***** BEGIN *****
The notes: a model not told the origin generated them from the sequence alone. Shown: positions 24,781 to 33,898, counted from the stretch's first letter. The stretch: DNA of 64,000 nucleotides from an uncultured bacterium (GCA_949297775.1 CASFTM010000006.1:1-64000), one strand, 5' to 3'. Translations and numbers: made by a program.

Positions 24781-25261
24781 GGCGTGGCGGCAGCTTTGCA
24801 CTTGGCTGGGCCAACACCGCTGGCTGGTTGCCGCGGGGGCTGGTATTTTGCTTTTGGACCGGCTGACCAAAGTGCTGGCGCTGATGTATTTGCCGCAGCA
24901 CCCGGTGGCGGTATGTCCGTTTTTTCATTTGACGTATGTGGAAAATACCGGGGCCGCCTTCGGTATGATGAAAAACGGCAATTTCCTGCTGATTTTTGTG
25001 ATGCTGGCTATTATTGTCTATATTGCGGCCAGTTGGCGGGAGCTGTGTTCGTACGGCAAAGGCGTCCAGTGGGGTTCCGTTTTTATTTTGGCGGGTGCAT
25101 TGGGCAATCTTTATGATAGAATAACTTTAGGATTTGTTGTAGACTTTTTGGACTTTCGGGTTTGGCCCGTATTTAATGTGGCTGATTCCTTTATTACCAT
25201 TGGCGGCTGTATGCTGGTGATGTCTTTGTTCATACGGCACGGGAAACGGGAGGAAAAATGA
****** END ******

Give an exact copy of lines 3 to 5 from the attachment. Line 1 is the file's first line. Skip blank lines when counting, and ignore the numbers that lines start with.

24781 GGCGTGGCGGCAGCTTTGCA
24801 CTTGGCTGGGCCAACACCGCTGGCTGGTTGCCGCGGGGGCTGGTATTTTGCTTTTGGACCGGCTGACCAAAGTGCTGGCGCTGATGTATTTGCCGCAGCA
24901 CCCGGTGGCGGTATGTCCGTTTTTTCATTTGACGTATGTGGAAAATACCGGGGCCGCCTTCGGTATGATGAAAAACGGCAATTTCCTGCTGATTTTTGTG